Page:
College graduations work around -- even embrace -- social media

 Graduates take a selfie
Loyola University students in New Orleans take a selfie during their graduation ceremony at Mercedes-Benz Superdome May 10. Students were encouraged to post their Instagram and Twitter pictures using the hashtag #Loyola2014 and the images were uploaded onto Jumbotron television screens in the arena. (CNS photo/Kyle Encar, courtesy Loyola University)

By Carol Zimmermann

College graduation ceremonies are caught between pomp and circumstance.

They need to honor their graduates and maintain a sense of decorum, but their celebrations also are primarily for young people -- a group that has grown up with social media and isn't afraid to use it.

But taking selfies at graduation ceremonies? Is that crossing a line?

At least two colleges thought so. This year Bryant University in Smithfield, Rhode Island, and the University of South Florida in Tampa banned selfies on stage to move the ceremonies along more quickly.

Some schools didn't blatantly enforce a no-cellphone-photo-zone on stage, but they did at least encourage students to resist the urge to take these pictures -- particularly while receiving diplomas and shaking hands with the college president or dean of students. The suggestion was given not just in the interest of time but as a way to keep the event more dignified.

Other colleges, realizing that holding back the selfie tide could be akin to asking students not to write on their graduation caps, urged graduates to take all the photos they want during the ceremony and post them online with the school's hashtag.

The Loyola University New Orleans took this approach even a step further.

During the school's May 10 graduation, students were encouraged to post their Instagram and Twitter pictures using the hashtag #Loyola2014 and these images -- moderated of course -- were uploaded onto Jumbotron television screens in the arena, smaller screens on stage and also on television screens at the concession stands until they were replaced with live feed of the actual ceremony.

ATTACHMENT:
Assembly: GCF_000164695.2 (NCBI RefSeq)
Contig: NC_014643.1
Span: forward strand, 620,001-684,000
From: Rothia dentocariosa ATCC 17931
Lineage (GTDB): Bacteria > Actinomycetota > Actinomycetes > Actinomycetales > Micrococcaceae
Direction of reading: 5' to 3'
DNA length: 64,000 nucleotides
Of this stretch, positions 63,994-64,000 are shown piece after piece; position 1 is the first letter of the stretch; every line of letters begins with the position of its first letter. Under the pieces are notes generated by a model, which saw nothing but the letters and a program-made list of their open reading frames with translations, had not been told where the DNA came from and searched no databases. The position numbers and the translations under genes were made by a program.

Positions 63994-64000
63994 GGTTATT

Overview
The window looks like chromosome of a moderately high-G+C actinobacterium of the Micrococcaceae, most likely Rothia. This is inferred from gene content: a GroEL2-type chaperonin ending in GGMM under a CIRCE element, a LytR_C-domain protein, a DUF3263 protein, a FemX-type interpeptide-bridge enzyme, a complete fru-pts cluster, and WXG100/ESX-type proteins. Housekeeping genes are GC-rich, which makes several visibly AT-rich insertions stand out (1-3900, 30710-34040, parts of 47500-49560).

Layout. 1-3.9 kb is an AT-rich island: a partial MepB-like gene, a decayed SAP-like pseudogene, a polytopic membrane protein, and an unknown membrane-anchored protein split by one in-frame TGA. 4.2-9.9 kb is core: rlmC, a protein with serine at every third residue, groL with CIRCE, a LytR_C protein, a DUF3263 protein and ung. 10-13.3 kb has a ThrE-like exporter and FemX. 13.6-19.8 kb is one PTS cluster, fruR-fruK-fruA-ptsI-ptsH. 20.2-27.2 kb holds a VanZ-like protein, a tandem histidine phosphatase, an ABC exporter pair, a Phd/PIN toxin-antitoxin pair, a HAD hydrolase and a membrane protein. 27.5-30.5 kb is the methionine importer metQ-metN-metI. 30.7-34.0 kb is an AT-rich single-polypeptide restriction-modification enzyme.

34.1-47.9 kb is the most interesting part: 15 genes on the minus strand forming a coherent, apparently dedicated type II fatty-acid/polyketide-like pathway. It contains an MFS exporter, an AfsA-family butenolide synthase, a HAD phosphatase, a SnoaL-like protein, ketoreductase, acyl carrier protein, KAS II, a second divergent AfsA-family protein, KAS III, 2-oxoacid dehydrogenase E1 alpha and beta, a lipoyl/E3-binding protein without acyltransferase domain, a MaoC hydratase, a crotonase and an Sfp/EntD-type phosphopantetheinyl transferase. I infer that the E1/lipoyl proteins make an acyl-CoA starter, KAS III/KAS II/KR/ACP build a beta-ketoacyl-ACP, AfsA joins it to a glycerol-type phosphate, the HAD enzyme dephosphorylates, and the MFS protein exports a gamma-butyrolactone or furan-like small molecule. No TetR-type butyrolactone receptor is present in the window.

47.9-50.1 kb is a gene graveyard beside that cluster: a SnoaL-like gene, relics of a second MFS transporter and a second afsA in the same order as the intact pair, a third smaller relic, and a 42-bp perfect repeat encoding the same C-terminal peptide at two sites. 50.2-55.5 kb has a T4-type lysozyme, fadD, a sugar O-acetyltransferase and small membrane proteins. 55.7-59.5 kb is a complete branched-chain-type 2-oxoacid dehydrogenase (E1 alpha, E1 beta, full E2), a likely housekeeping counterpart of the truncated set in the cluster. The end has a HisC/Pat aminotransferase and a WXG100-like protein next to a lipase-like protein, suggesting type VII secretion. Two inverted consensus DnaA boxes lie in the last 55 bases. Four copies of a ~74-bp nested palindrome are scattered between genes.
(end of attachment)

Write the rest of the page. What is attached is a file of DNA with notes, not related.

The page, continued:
Mikel Pak, Loyola's associate director of public affairs, said the university received more than 600 photos in three hours for the live display at graduation.

Loyola, like many other colleges, also posted a live stream of the graduation on its website.

Those who attend the June 13 graduation at Santa Clara University in California will notice something other than photo snapping. The commencement ceremony will be water-bottle free; every graduate will be given a reusable water bottle filled with water.

Graduates also have been urged to sign a pledge for social and environmental responsibility, saying they will "take into account the social and environmental consequences" of whatever job they consider and "try to improve these aspects of any organizations" where they might work.

Also on hand at the graduation ceremony, as always, will be landfill, recycling and compost containers for waste.

At the May 23 graduation at the College of the Holy Cross in Worcester, Massachusetts, students will get a sense of something that pre-dates water bottle concerns and the social media deluge: old-fashioned advice in a book.

Members of the class of 1964, celebrating their 50th reunion, put together a book for graduates aptly called: "What We've Learned: Advice From the Holy Cross Class of 1964 to the Class of 2014."

Some of that advice could fit in the Twitter parameters of 140 characters or less:

-- "Money, or being in the highest post, is not necessarily the best thing for happiness."

-- "Remember your humanity in the quest for wealth and success."

-- "Don't be so risk-averse that you're afraid to make mistakes, but never make the same mistake twice."

And to put it all in perspective, one 1964 alum wrote: "As proud as you are to graduate from Holy Cross, you will be even more proud in 50 years."

And hopefully these graduates will have a photo or two of themselves on hand from this ceremony 50 years from now.

Catholic News Service – May 14, 2014